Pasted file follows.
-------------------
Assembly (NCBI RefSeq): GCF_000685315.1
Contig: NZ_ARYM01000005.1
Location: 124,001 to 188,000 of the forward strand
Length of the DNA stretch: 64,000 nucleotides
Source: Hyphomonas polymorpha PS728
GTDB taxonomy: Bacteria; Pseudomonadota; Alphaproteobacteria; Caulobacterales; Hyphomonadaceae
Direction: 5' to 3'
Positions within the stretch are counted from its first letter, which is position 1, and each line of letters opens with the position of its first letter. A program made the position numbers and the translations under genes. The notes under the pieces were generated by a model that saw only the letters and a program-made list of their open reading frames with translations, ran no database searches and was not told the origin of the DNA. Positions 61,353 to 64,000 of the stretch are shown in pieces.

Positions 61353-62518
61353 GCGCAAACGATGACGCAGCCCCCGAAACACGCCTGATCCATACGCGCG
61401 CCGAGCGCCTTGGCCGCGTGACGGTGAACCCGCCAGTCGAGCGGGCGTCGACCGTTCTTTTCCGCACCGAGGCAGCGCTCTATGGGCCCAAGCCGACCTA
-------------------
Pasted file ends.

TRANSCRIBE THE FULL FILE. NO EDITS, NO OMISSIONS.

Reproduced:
Assembly (NCBI RefSeq): GCF_000685315.1
Contig: NZ_ARYM01000005.1
Location: 124,001 to 188,000 of the forward strand
Length of the DNA stretch: 64,000 nucleotides
Source: Hyphomonas polymorpha PS728
GTDB taxonomy: Bacteria; Pseudomonadota; Alphaproteobacteria; Caulobacterales; Hyphomonadaceae
Direction: 5' to 3'
Positions within the stretch are counted from its first letter, which is position 1, and each line of letters opens with the position of its first letter. A program made the position numbers and the translations under genes. The notes under the pieces were generated by a model that saw only the letters and a program-made list of their open reading frames with translations, ran no database searches and was not told the origin of the DNA. Positions 61,353 to 64,000 of the stretch are shown in pieces.

Positions 61353-62518
61353 GCGCAAACGATGACGCAGCCCCCGAAACACGCCTGATCCATACGCGCG
61401 CCGAGCGCCTTGGCCGCGTGACGGTGAACCCGCCAGTCGAGCGGGCGTCGACCGTTCTTTTCCGCACCGAGGCAGCGCTCTATGGGCCCAAGCCGACCTA